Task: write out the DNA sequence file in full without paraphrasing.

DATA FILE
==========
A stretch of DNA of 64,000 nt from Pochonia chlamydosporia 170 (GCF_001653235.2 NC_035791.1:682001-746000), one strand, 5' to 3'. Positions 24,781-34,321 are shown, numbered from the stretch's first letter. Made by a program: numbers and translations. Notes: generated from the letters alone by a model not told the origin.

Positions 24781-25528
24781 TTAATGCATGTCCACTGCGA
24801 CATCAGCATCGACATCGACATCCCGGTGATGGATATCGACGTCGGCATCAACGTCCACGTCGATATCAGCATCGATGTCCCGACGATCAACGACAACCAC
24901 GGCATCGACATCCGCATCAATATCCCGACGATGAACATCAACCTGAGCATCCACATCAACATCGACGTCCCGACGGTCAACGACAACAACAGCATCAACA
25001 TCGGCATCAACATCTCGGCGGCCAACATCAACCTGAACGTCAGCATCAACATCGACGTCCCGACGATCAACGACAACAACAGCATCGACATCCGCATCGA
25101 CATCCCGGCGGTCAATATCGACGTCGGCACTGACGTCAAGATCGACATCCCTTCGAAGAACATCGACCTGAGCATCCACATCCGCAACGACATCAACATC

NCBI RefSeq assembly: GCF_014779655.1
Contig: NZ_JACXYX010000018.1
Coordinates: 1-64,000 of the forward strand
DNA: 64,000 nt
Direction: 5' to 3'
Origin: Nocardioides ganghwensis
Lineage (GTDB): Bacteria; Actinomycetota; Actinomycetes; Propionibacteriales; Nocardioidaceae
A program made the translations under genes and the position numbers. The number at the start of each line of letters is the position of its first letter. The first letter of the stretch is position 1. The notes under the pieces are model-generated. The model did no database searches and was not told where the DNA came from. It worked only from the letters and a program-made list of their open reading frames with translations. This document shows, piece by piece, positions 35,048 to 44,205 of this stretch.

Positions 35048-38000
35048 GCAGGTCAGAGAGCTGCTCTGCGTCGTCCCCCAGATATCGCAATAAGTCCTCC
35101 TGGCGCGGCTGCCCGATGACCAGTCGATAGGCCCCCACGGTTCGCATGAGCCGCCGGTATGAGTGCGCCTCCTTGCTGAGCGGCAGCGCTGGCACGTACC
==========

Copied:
A stretch of DNA of 64,000 nt from Pochonia chlamydosporia 170 (GCF_001653235.2 NC_035791.1:682001-746000), one strand, 5' to 3'. Positions 24,781-34,321 are shown, numbered from the stretch's first letter. Made by a program: numbers and translations. Notes: generated from the letters alone by a model not told the origin.

Positions 24781-25528
24781 TTAATGCATGTCCACTGCGA
24801 CATCAGCATCGACATCGACATCCCGGTGATGGATATCGACGTCGGCATCAACGTCCACGTCGATATCAGCATCGATGTCCCGACGATCAACGACAACCAC
24901 GGCATCGACATCCGCATCAATATCCCGACGATGAACATCAACCTGAGCATCCACATCAACATCGACGTCCCGACGGTCAACGACAACAACAGCATCAACA
25001 TCGGCATCAACATCTCGGCGGCCAACATCAACCTGAACGTCAGCATCAACATCGACGTCCCGACGATCAACGACAACAACAGCATCGACATCCGCATCGA
25101 CATCCCGGCGGTCAATATCGACGTCGGCACTGACGTCAAGATCGACATCCCTTCGAAGAACATCGACCTGAGCATCCACATCCGCAACGACATCAACATC

NCBI RefSeq assembly: GCF_014779655.1
Contig: NZ_JACXYX010000018.1
Coordinates: 1-64,000 of the forward strand
DNA: 64,000 nt
Direction: 5' to 3'
Origin: Nocardioides ganghwensis
Lineage (GTDB): Bacteria; Actinomycetota; Actinomycetes; Propionibacteriales; Nocardioidaceae
A program made the translations under genes and the position numbers. The number at the start of each line of letters is the position of its first letter. The first letter of the stretch is position 1. The notes under the pieces are model-generated. The model did no database searches and was not told where the DNA came from. It worked only from the letters and a program-made list of their open reading frames with translations. This document shows, piece by piece, positions 35,048 to 44,205 of this stretch.

Positions 35048-38000
35048 GCAGGTCAGAGAGCTGCTCTGCGTCGTCCCCCAGATATCGCAATAAGTCCTCC
35101 TGGCGCGGCTGCCCGATGACCAGTCGATAGGCCCCCACGGTTCGCATGAGCCGCCGGTATGAGTGCGCCTCCTTGCTGAGCGGCAGCGCTGGCACGTACC